Supreme Judicial Court: 'Try Title' Actions Challenging Foreclosure Are Only Available After Foreclosure Occurs

In a decision handed down earlier this month, the Massachusetts Supreme Judicial Court (the "SJC") has resolved a split among Land Court justices regarding the availability of a "try title" action brought against a mortgagee prior to foreclosure.

Supreme Judicial Court Decides Forced Withdrawals From ATM Satisfy Criminal Statute's Intent Requirement

An act of theft committed by forcing the victim to withdraw money from an Automated Teller Machine ("ATM") is sufficient to trigger conviction under a Massachusetts statute prohibiting "confining to commit a felony" (see G.L. c. 265, § 21), the Supreme Judicial Court (the "SJC") decided last month.

Massachusetts Appeals Court Reaffirms MERS Mortgage System

The Massachusetts Appeals Court has reaffirmed its holding in Sullivan v. Kondaur Capital Corp., 85 Mass.App.Ct. 202 (2014), that mortgagors have standing only to challenge assignments of their mortgages that are void, not merely voidable, and that the Mortgage Electronic Registration Systems, Inc. ("MERS") system of mortgage assignments comports with Massachusetts law.  The Court in Shea v. Federal National Mortgage Association, et al., No. 13-P-1630, slip op. (Mass. App. Ct. Feb. 18, 2015), further reaffirmed that a mortgagee need not ever hold the note secured by the mortgage, and that Massachusetts law does not require authorization from the noteholder for a mortgagee to assign the mortgage to another party.

Alabama Supreme Court Holds Bank of First Deposit Must Bear Liability for Under-Encoded Check

On September 30, 2014, the Alabama Supreme Court issued an important decision with wide-ranging implications for depositary institutions.  In the case of Troy Bank and Trust Co. v. The Citizens Bank, 2014 WL 4851511 (Ala. 2014), the Court held that a bank that "under-encodes" a check is strictly liable for any loss caused by such an action under the Uniform Commercial Code.  

U.S. Supreme Court to Hear Cases Regarding Mortgage "Strip Offs"

While the American economy has shown tentative signs of stabilization and recovery, the nation's courts continue to grapple with legal questions that emanate from the Great Recession and the bursting of the so-called "housing bubble."  In one notable development, the United States Supreme Court has recently agreed to decide an important question regarding the treatment of home mortgages in Chapter 7 bankruptcy cases (i.e., cases in which the bankruptcy trustee gathers and sells the debtor's non-exempt assets and uses the proceeds of such assets to pay creditors in accordance with the Bankruptcy Code.)  Having granted certiorari in two substantially similar cases, Bank of America, N.A. v. Caulkett and Bank of America, N.A. v. Toledo-Cardona, the Supreme Court will decide whether section 506(d) of the Bankruptcy Code permits a Chapter 7 debtor to void a junior mortgage lien in its entirety when the outstanding debt owed to a senior lien holder exceeds the current value of the home in question.  In more colloquial terms, the Supreme Court will determine whether a debtor may "strip off" a junior mortgage lien that is "under water."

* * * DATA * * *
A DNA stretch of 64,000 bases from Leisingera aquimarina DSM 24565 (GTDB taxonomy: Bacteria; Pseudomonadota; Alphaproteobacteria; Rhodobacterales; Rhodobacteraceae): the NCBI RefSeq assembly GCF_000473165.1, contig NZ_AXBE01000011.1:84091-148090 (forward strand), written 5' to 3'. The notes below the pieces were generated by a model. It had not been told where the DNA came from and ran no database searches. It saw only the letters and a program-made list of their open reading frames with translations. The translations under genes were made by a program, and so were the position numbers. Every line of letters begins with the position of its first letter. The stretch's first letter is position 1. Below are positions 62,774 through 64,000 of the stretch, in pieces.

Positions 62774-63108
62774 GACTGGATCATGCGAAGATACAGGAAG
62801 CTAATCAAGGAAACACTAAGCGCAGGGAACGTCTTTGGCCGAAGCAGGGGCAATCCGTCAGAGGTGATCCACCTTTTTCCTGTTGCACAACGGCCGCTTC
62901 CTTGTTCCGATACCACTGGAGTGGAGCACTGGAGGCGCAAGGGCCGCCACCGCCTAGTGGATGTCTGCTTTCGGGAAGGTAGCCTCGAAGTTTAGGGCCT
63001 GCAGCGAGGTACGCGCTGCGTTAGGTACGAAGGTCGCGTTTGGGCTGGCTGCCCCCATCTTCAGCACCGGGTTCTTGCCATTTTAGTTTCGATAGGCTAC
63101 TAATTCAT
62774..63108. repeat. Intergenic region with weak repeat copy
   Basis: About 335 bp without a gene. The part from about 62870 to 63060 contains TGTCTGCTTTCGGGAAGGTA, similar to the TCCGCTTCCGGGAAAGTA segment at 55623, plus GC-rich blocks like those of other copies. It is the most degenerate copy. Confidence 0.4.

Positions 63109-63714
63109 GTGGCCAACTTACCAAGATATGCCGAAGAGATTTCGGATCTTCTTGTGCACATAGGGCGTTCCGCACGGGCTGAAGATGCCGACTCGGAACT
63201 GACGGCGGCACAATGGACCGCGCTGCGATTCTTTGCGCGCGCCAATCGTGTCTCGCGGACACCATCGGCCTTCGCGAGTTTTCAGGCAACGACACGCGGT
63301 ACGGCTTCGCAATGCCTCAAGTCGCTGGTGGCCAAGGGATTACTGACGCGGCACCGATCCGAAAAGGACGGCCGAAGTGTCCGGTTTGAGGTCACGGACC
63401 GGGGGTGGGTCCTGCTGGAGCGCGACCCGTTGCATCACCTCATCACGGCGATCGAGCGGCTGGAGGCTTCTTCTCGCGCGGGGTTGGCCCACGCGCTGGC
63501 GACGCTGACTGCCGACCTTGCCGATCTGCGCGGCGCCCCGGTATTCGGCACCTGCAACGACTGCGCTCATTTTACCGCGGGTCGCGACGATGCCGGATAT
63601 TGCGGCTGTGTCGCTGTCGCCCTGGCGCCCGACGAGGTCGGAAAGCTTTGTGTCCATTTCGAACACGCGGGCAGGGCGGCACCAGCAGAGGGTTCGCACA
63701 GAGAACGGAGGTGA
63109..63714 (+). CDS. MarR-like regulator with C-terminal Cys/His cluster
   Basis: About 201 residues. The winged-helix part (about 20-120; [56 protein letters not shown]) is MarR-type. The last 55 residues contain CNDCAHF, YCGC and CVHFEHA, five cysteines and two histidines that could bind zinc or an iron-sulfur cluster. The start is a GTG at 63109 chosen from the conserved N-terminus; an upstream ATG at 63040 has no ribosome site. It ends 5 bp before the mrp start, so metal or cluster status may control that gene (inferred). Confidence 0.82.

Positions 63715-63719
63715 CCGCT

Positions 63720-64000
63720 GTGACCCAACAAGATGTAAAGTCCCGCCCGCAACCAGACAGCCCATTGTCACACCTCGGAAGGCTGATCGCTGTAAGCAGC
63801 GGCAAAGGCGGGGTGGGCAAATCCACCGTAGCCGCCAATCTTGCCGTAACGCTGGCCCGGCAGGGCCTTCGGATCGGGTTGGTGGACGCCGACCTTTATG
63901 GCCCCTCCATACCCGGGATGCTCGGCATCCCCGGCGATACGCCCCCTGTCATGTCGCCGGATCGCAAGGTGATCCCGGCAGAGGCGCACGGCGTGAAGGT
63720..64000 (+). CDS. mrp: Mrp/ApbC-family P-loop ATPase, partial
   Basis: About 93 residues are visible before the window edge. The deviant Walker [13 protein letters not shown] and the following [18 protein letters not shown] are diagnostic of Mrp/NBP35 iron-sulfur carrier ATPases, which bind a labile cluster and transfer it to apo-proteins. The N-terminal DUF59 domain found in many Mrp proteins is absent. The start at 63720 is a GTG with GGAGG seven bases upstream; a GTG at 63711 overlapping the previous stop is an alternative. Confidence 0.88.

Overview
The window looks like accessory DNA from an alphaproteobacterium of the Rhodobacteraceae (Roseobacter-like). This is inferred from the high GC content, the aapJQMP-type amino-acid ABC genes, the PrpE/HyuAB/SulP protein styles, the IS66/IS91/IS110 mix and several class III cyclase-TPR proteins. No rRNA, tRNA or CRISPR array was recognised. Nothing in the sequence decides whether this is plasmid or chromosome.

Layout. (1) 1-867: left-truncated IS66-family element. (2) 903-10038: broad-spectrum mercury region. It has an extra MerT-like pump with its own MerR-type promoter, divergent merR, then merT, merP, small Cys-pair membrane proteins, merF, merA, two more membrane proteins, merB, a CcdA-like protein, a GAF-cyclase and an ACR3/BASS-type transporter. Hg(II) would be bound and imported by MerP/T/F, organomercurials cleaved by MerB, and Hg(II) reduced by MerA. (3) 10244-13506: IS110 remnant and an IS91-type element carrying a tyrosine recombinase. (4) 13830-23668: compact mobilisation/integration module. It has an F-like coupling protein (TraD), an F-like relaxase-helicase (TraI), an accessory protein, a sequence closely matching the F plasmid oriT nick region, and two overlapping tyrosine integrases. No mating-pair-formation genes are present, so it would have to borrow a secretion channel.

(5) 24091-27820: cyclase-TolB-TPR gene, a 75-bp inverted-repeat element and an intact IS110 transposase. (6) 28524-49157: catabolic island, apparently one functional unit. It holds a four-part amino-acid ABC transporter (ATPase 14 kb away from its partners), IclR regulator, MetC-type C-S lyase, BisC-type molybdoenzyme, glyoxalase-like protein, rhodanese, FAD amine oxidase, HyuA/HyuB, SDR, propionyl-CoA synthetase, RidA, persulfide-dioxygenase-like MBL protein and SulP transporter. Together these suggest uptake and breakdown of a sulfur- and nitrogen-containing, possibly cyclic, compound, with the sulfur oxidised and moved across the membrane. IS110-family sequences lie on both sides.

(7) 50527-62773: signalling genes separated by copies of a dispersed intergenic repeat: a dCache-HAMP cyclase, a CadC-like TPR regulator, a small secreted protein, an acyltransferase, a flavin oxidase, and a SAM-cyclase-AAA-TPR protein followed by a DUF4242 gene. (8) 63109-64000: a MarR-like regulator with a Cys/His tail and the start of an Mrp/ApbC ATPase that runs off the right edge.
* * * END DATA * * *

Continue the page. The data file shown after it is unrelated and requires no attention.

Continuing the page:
Fremont Investment's Mortgage Foreclosure Injunction Not Retroactive

A Massachusetts Superior Court judge has held that the 2008 injunction against foreclosure of certain Fremont Investment & Loan ("Fremont") mortgages did not apply to Fremont mortgages assigned to third parties prior to the entry of the injunction.  Moronta v. Nationstar Mortgage, LLC et al., 32 Mass. L. Rptr. No. 14, 339 (November 24, 2014) (Connors, J.).

SJC Says Springfield Foreclosure Ordinances Are Preempted

In a decision handed down earlier this month, the Supreme Judicial Court (the "SJC") has held that two foreclosure-related local ordinances enacted by the City of Springfield (the "City") are preempted by existing Massachusetts statutes.

Right-to-Cure Notice Naming Mortgage Servicer Deemed Effective

Naming a mortgage servicer as mortgagee on a statutory right-to-cure notice satisfies the requirements of the Commonwealth's pre-foreclosure right-to-cure statute, according to a recent decision of the Appeals Court.

UCC Section 4-406(f) Reporting Requirement Has Teeth

While Section 4-111 of the Uniform Commercial Code ("UCC") contains a three-year statute of limitations for filing claims against a bank for paying an unauthorized or altered item from an account, a more potent tool for banks can be found in UCC 4-406(f), a one-year statute of repose for reporting the disputed item to the bank.  Under UCC 4-406(f), a customer is required to report the disputed item to the bank within one year after the bank makes available the account statement or other documentation of the items paid, but what constitutes a "report" to the bank by the customer is not spelled out in the statute. Courts that have analyzed the issue have read UCC 4-406(f) as requiring such a report to specify the account, payment amount, check number, or other specific information identifying the unauthorized draft.  Among the methods which have failed to satisfy the reporting requirement:  Placing a blanket stop-payment order on an account and requesting copies of the account statements, Hatcher Cleaning Co. v. Comerica Bank - Texas, 995 S.W.2d 933 (Tex. App. 1999); requesting copies of potentially invalid checks from the bank, Watseka First National Bank v. Horney, 686 N.E.2d 1175 (Ill. App. 1997); reporting to the bank that a specific employee was suspected of check forgery on the company accounts, Villa Contracting Co., Inc. v. Summit Bancorporation, 695 A.2d 762 (N.J. Super. Ct. Law Div. 1996); discussing with a bank officer possible irregularities with single signatures on a dual-signature account, First Place Computers, Inc. v. Security Nat. Bank of Omaha, 558 N.W.2d 57 (Neb. 1997); reporting to the bank a belief of foul play or general notice of a possible theft, Simi Management Corp. v. Bank of America, N.A., 930 F. Supp. 2d 1082 (N.D. Calif. 2013).

Sixth Circuit Joins Majority in Rejecting Discovery Rule for UCC Check Conversion Claims